Tomodachi Autumn 2018


Close, Long-Standing Public-Private Partnership

Japanese company offers technology and attentiveness as a reliable partner for Singapore’s growing urban transport and water infrastructure


Meidensha has long contributed to building the infrastructural foundations that Singapore’s remarkable expansion rests upon.

 Since its independence in 1965, Singapore has prided itself on being a country based on technology and trade, and has plowed forward with establishing infrastructure that supports economic activities and its citizens’ lives. Working behind the scenes, Japanese company Meidensha Corporation has been instrumental in providing the essential technology for the electricity and urban transport grids and the reuse of water resources.
 Meidensha first forayed into Singapore in the 1960s during Japan’s long period of advanced economic growth, a time when many Japanese companies expanded their activities overseas in the search for business opportunities. Initially engaging in electrical work, Meidensha expanded its business as it steadily gained trust and began to supply transformer equipment. Within a short period, it set down roots in the country; founding a subsidiary in 1975, and just four years later, started making transformers there for the expanding electric power utility.
 Then in 1987, Meidensha started working on the power distribution system for the north-south and east- west railway lines of Singapore’s first Mass Rapid Transit (MRT) subway. These lines became the blueprint for establishing Singapore’s extensive rail network that exists today.

Director of Meidensha, Nobuaki Tamaki is in charge of the management of the entire overseas business. In Singapore, he was involved in establishing the transformer business and establishing MRT’s electric power supply system.


Important figures from the Singapore government attended the 40th anniversary of local subsidiary Meiden Singapore Pte. Ltd.’s founding, symbolic of the long-standing cooperative relationship between the country and company.

 The Singapore government is currently focusing on the reuse of water. As a small country, Singapore has limited water storage capabilities, and the securing of water resources is a major challenge. Up until now, Singapore has relied heavily on importing water from Malaysia, but the authorities have set a target to raise its ratio of domestically recycled water in the water supply to 50% by 2030.
 Having built a track record in establishing electric power infrastructure, Meidensha is now demonstrating its capabilities in water recycling. So far, two demonstration plants that filtrate and reuse industrial wastewater using ceramic flatsheet membranes have been put into operation.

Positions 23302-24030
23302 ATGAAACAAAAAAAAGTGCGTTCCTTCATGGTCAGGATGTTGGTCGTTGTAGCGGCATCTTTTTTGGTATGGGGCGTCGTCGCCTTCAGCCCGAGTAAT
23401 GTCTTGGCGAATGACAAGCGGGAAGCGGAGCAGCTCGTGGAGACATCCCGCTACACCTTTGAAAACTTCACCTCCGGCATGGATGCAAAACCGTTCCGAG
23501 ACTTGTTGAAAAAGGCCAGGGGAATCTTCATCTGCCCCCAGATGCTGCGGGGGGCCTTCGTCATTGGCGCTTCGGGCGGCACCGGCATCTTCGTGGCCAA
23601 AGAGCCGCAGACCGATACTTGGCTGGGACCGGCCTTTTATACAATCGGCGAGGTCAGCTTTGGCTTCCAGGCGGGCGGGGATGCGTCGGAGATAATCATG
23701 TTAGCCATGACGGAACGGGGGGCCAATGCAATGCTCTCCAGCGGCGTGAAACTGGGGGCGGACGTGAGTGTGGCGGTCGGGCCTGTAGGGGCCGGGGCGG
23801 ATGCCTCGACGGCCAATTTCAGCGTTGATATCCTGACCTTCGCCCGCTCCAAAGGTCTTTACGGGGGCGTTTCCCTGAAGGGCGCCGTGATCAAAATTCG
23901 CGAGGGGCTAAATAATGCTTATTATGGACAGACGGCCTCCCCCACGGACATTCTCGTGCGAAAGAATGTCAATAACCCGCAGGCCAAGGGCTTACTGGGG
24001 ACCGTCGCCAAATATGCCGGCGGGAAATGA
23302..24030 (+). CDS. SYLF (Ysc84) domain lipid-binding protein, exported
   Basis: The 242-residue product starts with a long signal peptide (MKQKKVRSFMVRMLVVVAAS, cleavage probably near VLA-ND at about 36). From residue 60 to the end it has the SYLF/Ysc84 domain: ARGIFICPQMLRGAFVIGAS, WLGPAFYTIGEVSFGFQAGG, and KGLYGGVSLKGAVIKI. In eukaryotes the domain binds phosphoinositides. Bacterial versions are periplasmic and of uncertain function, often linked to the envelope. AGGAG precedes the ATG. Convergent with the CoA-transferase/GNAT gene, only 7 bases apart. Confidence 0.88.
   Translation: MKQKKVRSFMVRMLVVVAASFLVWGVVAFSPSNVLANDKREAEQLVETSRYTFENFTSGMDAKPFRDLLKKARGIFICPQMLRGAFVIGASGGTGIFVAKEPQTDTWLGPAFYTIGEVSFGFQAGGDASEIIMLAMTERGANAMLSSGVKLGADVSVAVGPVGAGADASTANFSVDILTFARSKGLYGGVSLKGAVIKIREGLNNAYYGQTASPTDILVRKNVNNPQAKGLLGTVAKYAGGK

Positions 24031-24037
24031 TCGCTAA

The Singaporean government has been constantly developing infrastructure under highly visionary plans. “The level of technology required is also high, and delivering it is not easy,” says Nobuaki Tamaki, director & senior managing executive officer of Meidensha. At the same time, there is the continual pressure of cost reduction. However, Tamaki believes that the strengths of Japanese companies are their willingness to respond flexibly to requests to customize, the careful attentiveness in their responses when troubles arise, and their technology to integrate systems. Meidensha is one of such companies, responding to the strict, dualistic demands of technology and cost through intensive communication and the exhaustive utilization of technological capability.
 Through these infrastructural projects, Singapore has become one of the main pillars of business for Meidensha in the important Association of Southeast Asian Nations (ASEAN) market. Singapore is valuable to Meidensha, not only as one of its production bases, but also for the experience and products developed there that can be used in other countries. Conversely, Meidensha can offer Singapore its expertise gained in other countries.
 On the significance of creating infrastructure, Tamaki says, “Being involved in the construction of cities by contributing to the provision of electricity and a rail network brings me tremendous joy.” Regarding Singapore’s perspective, he says, “I think we are thought of as partners who have created something together.”
 In the Japanese style of business, all ears are on what the other parties have to say, and solutions are conceived based on close-knit cooperation. This brings happy outcomes for both parties.


It’s been about 40 years since Meidensha started manufacturing in Singapore. With its roots having sunk deeply, and the company provides employment at its factories and construction sites (train station construction site).

Meidensha has provided Singapore, which has depended on imported water from its neighbors, with some of the technology needed to boost its capability to reuse water.